Dual Arduinos bring this Tauren cosplay to life

Friday, July 14th, 2017

It takes a lot to win best of show at a Comic Con, but Jason Caulfield’s Tauren Frost Death Knight named “Akulva” was more than up to the task. This beautifully detailed beast, his third try at this sort of costume, not only looks good but features backlit eyes that blink automatically, as well as a voice-changing circuit to allow Caulfield to speak in this creature’s deep tone.

The 8.5-foot-tall beast is equipped with a pair of Arduino Uno boards–one to control the eye blinking and another that uses an Adafruit Wave Shield to handle voice modulation. In addition, there’s a PicoTalk servo controller, which syncs the audio to the motor movement of the mouth. (more…)

Binge-watch and burn calories with the Arduino-powered Cycflix

Thursday, July 13th, 2017

As entertaining as watching Netflix may be, you’re not burning a lot of calories while binging on your favorite shows. In order to do both at the same time, hacker “Roboro” modded a stationary exercise bike to stop streaming if he’s not maintaining his fitness goals.

Bicycle speed is derived from the signal that’s normally sent to the built-in display. He uses an Arduino Nano to hijack the square wave, and sends this info to the streaming computer serially via USB. (more…)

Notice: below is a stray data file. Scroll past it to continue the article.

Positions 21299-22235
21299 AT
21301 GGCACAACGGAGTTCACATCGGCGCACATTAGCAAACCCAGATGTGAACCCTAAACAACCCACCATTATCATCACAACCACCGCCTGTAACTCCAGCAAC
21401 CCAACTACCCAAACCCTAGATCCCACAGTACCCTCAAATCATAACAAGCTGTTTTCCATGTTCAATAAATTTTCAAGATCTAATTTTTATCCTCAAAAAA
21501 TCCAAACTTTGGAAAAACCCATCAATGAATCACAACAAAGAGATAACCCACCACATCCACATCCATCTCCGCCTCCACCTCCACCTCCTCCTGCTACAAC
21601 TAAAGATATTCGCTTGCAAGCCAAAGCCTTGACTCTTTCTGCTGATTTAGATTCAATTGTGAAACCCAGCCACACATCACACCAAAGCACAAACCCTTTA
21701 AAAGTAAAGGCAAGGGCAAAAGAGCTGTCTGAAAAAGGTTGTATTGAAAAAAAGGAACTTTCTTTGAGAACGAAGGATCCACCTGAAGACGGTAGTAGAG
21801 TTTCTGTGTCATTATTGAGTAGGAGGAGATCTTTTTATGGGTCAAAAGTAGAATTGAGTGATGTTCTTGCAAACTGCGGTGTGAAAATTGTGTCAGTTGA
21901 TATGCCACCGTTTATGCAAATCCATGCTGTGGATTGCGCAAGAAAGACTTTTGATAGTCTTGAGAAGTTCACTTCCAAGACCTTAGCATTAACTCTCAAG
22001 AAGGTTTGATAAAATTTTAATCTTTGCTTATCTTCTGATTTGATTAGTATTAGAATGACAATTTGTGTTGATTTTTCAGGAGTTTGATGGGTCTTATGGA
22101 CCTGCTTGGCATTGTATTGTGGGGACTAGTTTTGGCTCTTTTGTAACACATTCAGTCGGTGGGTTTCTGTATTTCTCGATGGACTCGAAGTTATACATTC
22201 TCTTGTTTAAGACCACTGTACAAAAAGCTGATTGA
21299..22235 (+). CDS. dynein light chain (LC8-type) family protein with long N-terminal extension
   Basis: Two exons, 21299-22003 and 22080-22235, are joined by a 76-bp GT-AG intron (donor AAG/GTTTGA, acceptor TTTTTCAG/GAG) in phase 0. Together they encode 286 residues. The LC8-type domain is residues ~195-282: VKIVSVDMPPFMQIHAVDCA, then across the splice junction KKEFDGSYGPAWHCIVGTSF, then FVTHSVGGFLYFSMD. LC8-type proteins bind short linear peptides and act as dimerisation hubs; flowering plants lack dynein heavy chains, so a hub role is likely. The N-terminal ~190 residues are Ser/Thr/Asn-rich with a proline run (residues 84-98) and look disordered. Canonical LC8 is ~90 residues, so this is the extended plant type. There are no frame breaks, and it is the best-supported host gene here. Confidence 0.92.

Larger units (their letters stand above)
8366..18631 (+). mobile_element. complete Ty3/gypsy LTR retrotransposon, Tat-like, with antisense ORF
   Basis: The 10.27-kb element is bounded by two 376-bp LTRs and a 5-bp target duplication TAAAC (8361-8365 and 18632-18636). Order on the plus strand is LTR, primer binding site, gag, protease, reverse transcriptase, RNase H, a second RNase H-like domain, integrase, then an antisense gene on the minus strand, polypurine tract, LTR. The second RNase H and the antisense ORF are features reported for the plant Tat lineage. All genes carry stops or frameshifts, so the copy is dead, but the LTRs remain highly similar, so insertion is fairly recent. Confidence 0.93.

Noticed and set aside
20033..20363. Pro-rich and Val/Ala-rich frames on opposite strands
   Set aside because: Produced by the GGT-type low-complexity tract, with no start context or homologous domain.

Building an Arduino-controlled single-pixel scanner

Wednesday, July 12th, 2017

If you’ve seen color sensors such as the TCS34725,  you may have considered them for projects that can pick out one colored object over another. On the other hand, if you were to take one of these sensors, mount them to an Arduino-driven plotter, and then take readings in an X/Y plane, you’d have all the elements needed for a simple single-pixel scanner.

In the video seen below, Kerry D. Wong does just this using his hacked HP 7044A plotter to scan a picture, recording RGB color values in a 128 x 128 grid. As the device scans, the Arduino Due used for control passes these values to a computer, which assembles them together into a low-resolution image. (more…)

Portal fan recreates a sentry turret using an Arduino

Friday, July 7th, 2017